Some Veterans may have been exposed to nerve agents during a combat or terrorist situation. The nerve agent – in gas, aerosol or liquid form – enters the body through inhalation or the skin, and interferes with the nervous system. Sarin, tabun, soman and VX are among the classified nerve agents.
For example, when the U.S. Army demolished an ammunitions depot in Khamisiyah, Iraq in March 1991 after the Gulf War cease fire, some Veterans may have been exposed to nerve agents.
If you are concerned about exposure to nerve agents during military service, talk to your health care provider or local VA Environmental Health Coordinator.
Health effects depend on the amount of exposure to a nerve agent. Symptoms of acute, low-dose nerve agent exposure include: runny nose, chest tightness, “pinpoint” or abnormally constricted pupils, excessive salivation and sweating, abdominal cramps, muscle twitching, visual disturbances, headache, slurred speech, nausea, hallucinations and confusion.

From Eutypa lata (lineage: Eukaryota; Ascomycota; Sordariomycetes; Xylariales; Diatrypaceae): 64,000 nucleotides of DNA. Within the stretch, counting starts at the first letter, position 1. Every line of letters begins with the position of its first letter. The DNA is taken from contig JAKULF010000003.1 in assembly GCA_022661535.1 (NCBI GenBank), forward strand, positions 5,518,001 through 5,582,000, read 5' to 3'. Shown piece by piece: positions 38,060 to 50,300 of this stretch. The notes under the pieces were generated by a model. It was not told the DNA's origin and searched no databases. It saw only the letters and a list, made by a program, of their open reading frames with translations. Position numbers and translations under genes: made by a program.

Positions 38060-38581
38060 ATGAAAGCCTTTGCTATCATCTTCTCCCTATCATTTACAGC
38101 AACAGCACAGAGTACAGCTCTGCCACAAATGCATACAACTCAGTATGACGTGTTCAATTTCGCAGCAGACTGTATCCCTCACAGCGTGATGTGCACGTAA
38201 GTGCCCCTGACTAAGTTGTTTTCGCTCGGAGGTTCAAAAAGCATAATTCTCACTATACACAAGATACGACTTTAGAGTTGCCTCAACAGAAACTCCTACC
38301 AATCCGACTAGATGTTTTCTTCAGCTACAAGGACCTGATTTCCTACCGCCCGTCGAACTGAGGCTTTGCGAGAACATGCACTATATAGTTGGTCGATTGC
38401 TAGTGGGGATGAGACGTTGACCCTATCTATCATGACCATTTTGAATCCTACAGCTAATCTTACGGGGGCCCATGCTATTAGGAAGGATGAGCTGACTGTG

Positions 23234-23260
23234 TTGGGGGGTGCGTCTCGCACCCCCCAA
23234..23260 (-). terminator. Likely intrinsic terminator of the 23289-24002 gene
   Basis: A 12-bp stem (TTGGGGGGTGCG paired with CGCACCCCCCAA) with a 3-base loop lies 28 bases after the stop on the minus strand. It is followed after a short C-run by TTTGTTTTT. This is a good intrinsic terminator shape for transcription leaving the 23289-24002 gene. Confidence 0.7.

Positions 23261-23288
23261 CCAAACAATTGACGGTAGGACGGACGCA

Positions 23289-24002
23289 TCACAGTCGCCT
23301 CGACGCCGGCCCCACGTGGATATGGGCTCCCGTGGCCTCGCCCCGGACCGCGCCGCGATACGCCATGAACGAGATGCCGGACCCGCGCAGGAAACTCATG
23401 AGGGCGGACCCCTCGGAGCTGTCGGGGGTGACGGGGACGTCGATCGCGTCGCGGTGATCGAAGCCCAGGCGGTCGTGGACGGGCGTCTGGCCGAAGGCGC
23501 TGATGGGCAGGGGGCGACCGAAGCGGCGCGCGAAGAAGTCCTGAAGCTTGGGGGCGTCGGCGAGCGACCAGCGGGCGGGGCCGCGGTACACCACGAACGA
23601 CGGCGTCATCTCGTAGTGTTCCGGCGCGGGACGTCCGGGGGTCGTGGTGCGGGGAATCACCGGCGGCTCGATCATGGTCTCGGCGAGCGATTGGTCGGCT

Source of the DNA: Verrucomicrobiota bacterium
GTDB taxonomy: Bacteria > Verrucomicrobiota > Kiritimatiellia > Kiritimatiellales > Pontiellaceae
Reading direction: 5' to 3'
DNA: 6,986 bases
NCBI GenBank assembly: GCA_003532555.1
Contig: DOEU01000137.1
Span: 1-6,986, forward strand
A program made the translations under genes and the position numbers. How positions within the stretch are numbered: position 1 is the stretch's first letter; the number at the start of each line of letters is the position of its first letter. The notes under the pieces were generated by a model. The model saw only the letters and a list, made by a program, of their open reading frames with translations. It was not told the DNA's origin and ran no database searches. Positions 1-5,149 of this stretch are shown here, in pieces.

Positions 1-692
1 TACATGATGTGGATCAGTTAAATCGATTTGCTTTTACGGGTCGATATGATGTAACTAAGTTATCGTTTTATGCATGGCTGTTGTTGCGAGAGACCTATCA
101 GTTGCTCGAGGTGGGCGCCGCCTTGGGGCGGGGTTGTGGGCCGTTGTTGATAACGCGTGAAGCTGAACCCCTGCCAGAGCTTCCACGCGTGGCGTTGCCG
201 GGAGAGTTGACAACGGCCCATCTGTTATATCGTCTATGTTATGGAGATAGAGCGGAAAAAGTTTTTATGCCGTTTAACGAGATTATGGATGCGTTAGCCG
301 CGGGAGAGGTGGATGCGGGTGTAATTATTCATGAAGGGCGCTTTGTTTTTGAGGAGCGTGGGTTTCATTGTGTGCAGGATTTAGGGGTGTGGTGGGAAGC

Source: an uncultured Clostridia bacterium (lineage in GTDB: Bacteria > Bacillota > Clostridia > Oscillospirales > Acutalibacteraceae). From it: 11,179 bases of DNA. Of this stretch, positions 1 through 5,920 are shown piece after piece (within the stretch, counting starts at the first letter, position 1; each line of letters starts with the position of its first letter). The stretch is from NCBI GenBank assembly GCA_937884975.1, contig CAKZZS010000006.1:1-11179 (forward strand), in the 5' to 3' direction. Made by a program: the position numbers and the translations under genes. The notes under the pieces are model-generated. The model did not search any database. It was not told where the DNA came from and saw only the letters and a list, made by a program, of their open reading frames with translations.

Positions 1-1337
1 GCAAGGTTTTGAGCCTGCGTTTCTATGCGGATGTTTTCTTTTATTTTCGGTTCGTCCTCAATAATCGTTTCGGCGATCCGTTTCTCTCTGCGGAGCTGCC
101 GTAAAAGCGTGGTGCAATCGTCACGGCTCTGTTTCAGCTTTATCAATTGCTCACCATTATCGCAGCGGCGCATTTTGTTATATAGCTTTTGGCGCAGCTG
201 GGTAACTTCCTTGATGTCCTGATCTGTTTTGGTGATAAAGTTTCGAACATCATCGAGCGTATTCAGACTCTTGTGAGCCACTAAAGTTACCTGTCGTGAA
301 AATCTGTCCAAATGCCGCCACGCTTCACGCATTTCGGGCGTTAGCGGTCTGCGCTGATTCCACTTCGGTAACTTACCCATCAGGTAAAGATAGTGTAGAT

Symptoms of acute, high-dose nerve agents include: coughing and breathing problems, loss of consciousness, seizures, paralysis, and coma and potentially death from respiratory/nervous system failure.
These initial symptoms of nerve agent toxicity occur with minutes to hours of the exposure. Fatigue, irritability, nervousness, and memory deficits may persist as long as six weeks after the exposure. Those with mild-to-moderate nerve agent exposure usually recover completely.
Learn more about nerve agents and symptoms of exposure from The Agency for Toxic Substances and Disease Registry.
If you are concerned about health problems associated with exposure to nerve agents during your military service, talk to your health care provider or local VA Environmental Health Coordinator.
Veterans may file a claim for disability compensation for health problems they believe are related to exposure to nerve agents during military service. VA decides these claims on a case-by-case basis. File a claim online.
Learn more about VA benefits.